Jack DeJohnette Special Edition Box Set (ECM 2296-99, www.ecmrecords.com)

 Uncategorized  Comments Off on Jack DeJohnette Special Edition Box Set (ECM 2296-99, www.ecmrecords.com)
Mar 032013
 
DeJohnette_Special_Edition_Box

By Martin Z. Kasdan, Jr.
I have to admit to having a soft spot for Jack DeJohnette. After all, he was one of the first drummers in jazz whose name I recognized (after Gene Krupa, Buddy Rich and Joe Morello). Back in 1968, he was part of the Charles Lloyd Quartet, together with Keith Jarrett and either Cecil McBee or Ron McClure on bass, and albums by this group (along with some by the Gary Burton Quartet) were the first jazz records (after Time Out) that I bought. Over the next few years, he would move on to work with Miles Davis in some of the groundbreaking electric bands, and work with a who’s who of jazz luminaries, in addition to building a solo career. Jack DeJohnette turned 70 in August, and was named top drummer in the 2012 DownBeat Critics Poll. ECM has released his four albums leading his Special Edition band as a box set, sans reproductions of the color covers, but including a 13 page essay by Bradley Bambargar, complete credits, and many photos of the leader and his bandmates.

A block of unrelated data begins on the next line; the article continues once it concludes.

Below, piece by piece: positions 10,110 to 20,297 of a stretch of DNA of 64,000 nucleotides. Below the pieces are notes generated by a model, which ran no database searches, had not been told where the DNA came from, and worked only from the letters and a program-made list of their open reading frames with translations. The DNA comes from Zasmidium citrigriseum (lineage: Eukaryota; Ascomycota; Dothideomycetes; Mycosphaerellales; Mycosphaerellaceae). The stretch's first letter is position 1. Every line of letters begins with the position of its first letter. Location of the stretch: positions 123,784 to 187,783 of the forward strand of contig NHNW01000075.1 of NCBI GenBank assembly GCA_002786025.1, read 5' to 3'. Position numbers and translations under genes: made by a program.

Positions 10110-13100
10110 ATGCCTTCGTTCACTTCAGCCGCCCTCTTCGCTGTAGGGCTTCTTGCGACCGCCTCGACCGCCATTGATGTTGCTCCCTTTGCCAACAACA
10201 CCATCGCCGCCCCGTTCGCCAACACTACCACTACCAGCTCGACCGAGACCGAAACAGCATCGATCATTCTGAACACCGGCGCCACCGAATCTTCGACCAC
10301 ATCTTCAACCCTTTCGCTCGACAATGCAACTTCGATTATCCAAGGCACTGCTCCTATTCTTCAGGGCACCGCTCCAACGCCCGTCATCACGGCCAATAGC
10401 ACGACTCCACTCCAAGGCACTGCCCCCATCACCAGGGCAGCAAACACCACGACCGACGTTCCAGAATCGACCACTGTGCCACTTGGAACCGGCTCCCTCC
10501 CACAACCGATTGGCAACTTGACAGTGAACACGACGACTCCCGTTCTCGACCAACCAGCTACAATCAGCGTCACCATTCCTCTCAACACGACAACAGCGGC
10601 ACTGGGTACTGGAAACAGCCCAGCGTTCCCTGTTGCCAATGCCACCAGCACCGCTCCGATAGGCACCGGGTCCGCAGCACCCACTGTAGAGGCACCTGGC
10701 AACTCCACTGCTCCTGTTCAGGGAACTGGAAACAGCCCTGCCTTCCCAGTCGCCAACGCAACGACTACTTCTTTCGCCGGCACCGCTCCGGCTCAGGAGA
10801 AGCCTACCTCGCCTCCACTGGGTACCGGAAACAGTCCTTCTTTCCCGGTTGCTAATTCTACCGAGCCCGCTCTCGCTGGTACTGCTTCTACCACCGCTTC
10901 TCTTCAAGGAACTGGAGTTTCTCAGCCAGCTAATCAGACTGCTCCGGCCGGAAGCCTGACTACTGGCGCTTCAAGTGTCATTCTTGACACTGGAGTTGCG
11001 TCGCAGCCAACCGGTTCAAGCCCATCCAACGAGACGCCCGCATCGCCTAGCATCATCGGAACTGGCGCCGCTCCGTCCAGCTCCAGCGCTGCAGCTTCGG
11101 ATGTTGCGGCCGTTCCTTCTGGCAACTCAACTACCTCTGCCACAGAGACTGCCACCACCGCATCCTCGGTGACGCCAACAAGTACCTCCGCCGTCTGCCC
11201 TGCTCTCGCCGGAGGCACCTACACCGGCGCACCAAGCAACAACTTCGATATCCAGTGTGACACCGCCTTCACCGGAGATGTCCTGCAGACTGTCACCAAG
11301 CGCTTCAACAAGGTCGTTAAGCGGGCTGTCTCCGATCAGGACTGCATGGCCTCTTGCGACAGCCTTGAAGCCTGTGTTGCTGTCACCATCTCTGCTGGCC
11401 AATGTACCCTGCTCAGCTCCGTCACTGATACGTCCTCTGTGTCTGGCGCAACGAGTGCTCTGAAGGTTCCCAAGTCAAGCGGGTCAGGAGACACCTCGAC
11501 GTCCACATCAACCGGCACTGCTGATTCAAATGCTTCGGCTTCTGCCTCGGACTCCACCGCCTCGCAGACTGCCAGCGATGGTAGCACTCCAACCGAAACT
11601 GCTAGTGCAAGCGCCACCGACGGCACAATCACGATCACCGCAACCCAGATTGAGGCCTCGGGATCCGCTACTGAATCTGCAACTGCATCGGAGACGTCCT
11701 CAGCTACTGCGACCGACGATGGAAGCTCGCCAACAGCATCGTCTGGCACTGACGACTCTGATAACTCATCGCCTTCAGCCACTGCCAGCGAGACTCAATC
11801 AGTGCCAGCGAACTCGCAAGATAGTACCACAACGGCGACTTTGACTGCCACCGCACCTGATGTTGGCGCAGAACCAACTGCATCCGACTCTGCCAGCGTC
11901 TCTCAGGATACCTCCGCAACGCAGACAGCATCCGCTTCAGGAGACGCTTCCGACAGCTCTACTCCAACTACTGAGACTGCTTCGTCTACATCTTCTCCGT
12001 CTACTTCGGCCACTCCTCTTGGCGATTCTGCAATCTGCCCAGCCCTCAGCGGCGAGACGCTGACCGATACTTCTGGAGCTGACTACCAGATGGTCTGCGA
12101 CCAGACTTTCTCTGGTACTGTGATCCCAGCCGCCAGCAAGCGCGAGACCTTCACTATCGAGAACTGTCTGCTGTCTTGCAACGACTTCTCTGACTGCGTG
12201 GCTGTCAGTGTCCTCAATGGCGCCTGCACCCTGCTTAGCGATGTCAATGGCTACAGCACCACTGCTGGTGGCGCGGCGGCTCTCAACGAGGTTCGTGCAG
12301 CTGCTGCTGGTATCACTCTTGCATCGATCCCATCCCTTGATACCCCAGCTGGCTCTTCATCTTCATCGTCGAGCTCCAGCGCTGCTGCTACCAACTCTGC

The albums, originally recorded between 1979 and 1984, are Special Edition, Tin Can Alley, Inflation Blues, and Album Album. While the lineup undergoes some changes, the overall setup was just bass and horns, with the leader sometimes overdubbing keyboards. What comes across in listening to these albums is a sense of DeJohnette’s joy in blending the avant garde and tradition. Special Edition features alto saxophonist Arthur Blythe and tenor saxophonist and bass clarinetist David Murray, with bassist Peter Warren (sometimes heard on cello). A dedication to Eric Dolphy, “One for Eric,” kicks things off, and the Dolphy influence is apparent in the horn playing, even without reference to the title. “Zoot Suite” is a catchy, upbeat celebration of Duke Ellington. More homages follow, in the form of a brief tone poem exploration of John Coltrane’s “Central Park West,” with DeJohnette forsaking his drums for melodica, and a rendition of Trane’s “India,” which begins with DeJohnette on piano, before he switches to drums and pushes the bass and horns to swing and sway. “Journey to the Twin Planet’ is a frenetic explosion of sound, which gradually coalesces into slower textures with melodica rather than drums.